En español | More than 78,000 reverse mortgages were insured last year by the U.S. Department of Housing and Urban Development (HUD). These federally insured loans, also called Home Equity Conversion Mortgages (HECMs), have become more popular as older Americans are looking to tap the equity in their homes so they can age in place.
More than 660,000 reverse mortgages were issued between 1990 and 2010. Here are some frequently asked questions about these loans.
Q: What is a reverse mortgage?
A: A reverse mortgage is a special type of loan that allows you to borrow against the equity that you've built up in your home. You must be at least age 62 to qualify. You can put the money toward anything you like, from paying medical bills to making home improvements. Unlike a traditional home equity loan, a reverse mortgage doesn't need to be paid back immediately, perhaps not even during your lifetime. That means no monthly checks to write to your lender. The HECM reverse mortgage program is run by the Federal Housing Administration (FHA).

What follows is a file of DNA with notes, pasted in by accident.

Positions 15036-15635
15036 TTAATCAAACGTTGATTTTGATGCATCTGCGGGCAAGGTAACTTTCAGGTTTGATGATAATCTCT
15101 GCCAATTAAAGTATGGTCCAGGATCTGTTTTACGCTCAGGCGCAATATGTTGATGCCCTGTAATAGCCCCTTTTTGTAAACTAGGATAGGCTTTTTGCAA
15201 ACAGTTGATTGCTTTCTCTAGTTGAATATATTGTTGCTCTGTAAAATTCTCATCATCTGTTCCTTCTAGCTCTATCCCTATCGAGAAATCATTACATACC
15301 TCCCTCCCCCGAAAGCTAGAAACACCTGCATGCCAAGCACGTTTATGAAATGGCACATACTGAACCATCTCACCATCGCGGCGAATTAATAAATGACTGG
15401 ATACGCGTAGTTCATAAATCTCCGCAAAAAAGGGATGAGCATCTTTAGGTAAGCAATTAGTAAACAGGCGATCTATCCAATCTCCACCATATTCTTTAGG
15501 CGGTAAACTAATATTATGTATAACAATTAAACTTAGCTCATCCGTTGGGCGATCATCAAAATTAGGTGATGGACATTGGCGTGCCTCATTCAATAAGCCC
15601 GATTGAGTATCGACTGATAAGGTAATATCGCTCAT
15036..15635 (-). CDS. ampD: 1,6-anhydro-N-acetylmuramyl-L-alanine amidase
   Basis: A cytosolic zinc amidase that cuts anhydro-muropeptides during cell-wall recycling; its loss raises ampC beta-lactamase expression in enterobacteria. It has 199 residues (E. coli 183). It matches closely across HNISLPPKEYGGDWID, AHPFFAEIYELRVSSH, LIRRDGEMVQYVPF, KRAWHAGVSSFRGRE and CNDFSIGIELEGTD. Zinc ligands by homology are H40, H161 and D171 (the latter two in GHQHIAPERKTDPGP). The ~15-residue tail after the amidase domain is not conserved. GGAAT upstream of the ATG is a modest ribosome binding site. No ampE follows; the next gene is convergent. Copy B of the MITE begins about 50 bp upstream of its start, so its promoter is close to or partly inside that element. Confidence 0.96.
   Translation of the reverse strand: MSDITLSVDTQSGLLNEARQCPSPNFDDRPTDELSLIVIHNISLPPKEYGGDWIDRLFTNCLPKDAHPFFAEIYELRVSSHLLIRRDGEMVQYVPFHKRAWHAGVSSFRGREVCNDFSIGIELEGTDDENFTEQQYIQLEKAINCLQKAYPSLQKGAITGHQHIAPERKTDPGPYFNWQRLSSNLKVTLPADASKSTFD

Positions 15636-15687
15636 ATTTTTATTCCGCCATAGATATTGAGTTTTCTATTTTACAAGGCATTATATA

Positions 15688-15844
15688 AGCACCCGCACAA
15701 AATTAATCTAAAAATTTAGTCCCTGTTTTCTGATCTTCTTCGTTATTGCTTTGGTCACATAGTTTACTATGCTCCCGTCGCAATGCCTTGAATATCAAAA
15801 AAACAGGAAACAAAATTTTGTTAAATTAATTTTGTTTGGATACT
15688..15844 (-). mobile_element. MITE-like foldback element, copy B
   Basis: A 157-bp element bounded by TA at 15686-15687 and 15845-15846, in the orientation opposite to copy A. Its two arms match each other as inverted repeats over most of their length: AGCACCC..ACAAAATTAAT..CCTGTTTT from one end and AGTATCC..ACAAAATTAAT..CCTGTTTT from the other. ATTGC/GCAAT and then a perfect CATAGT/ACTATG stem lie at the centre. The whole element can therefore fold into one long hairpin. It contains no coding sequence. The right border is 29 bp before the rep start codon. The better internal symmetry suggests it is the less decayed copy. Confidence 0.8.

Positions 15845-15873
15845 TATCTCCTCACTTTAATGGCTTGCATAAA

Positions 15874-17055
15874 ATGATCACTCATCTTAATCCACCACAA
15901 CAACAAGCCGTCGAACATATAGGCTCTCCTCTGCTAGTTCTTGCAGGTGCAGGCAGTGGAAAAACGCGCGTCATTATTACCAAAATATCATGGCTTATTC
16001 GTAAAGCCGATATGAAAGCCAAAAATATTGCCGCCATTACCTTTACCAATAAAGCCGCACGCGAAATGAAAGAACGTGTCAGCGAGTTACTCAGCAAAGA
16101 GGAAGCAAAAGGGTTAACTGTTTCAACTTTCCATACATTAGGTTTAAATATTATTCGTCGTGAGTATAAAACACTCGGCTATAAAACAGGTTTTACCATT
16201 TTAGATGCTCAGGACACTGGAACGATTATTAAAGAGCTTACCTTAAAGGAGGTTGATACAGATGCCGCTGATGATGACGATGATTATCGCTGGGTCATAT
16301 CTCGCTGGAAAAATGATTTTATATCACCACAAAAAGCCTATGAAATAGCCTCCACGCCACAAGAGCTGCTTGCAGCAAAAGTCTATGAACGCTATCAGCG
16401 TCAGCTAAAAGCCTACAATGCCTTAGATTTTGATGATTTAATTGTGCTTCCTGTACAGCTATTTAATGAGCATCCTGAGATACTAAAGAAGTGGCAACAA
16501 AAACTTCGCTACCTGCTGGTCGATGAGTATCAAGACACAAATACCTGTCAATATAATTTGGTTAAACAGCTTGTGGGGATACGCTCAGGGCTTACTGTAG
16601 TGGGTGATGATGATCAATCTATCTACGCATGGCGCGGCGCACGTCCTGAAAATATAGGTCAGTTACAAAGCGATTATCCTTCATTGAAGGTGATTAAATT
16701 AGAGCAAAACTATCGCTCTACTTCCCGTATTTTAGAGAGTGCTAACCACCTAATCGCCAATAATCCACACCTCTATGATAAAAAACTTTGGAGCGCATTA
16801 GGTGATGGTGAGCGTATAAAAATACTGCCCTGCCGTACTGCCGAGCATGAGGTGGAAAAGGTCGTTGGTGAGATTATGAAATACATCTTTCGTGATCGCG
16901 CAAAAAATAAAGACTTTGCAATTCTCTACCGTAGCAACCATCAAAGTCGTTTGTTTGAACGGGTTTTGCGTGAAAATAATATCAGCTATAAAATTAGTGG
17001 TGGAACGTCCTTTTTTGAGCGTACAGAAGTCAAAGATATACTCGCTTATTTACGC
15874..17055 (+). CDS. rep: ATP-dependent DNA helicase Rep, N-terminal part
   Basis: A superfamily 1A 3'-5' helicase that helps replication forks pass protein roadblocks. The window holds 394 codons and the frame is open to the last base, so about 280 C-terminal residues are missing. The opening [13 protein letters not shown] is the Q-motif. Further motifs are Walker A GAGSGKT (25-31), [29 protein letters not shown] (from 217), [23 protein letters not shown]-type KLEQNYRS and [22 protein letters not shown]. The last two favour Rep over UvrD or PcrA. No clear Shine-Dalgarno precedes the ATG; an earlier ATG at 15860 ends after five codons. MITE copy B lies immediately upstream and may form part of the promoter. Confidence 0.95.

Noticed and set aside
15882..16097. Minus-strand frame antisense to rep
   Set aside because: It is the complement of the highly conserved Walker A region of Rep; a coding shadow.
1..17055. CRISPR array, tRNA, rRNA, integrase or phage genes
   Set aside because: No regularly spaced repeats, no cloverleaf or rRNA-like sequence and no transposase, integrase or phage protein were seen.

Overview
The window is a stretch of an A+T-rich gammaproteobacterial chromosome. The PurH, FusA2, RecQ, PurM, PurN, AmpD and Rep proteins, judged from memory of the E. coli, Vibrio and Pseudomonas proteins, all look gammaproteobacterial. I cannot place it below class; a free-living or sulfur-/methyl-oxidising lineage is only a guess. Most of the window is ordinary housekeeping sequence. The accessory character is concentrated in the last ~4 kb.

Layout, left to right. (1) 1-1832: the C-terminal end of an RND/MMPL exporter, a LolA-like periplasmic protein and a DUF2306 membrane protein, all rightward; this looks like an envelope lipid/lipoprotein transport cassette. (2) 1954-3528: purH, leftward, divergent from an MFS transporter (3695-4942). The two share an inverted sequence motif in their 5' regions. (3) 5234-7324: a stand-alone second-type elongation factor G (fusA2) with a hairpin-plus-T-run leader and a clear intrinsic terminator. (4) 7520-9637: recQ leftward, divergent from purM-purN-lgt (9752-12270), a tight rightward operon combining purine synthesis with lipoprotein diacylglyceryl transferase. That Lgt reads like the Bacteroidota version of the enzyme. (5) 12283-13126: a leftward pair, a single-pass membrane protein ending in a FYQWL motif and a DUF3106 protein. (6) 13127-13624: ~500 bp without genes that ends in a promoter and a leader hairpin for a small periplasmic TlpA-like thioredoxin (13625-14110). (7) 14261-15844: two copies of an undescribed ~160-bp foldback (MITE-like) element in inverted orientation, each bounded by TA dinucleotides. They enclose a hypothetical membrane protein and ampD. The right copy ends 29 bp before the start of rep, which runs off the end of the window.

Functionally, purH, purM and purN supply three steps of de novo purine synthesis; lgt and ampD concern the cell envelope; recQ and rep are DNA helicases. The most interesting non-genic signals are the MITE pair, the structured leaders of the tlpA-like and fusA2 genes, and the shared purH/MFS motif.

Q: Can anyone apply for a reverse mortgage?
A: No, you have to be at least 62. You also have to own your home outright or be able to pay off your home with the proceeds from a reverse mortgage. You must live in your home and your home must meet certain criteria according to HUD. Most single-family homes qualify, as do some condominiums, manufactured homes and multiunit structures that meet FHA requirements.
Q: How do I apply for a reverse mortgage?
A: You can get a reverse mortgage through a reverse mortgage lender. Before you get a reverse mortgage you must meet with a reverse mortgage counselor, and there is a fee associated with that consultation. Usually, that cost (around $125) is rolled into the loan. You can receive the reverse mortgage in a lump sum, a line of credit or monthly payments. The loans are available in adjustable and fixed interest rates. If you choose a fixed interest rate, you will be erquired to take all of your proceeds in a single lump-sum payment.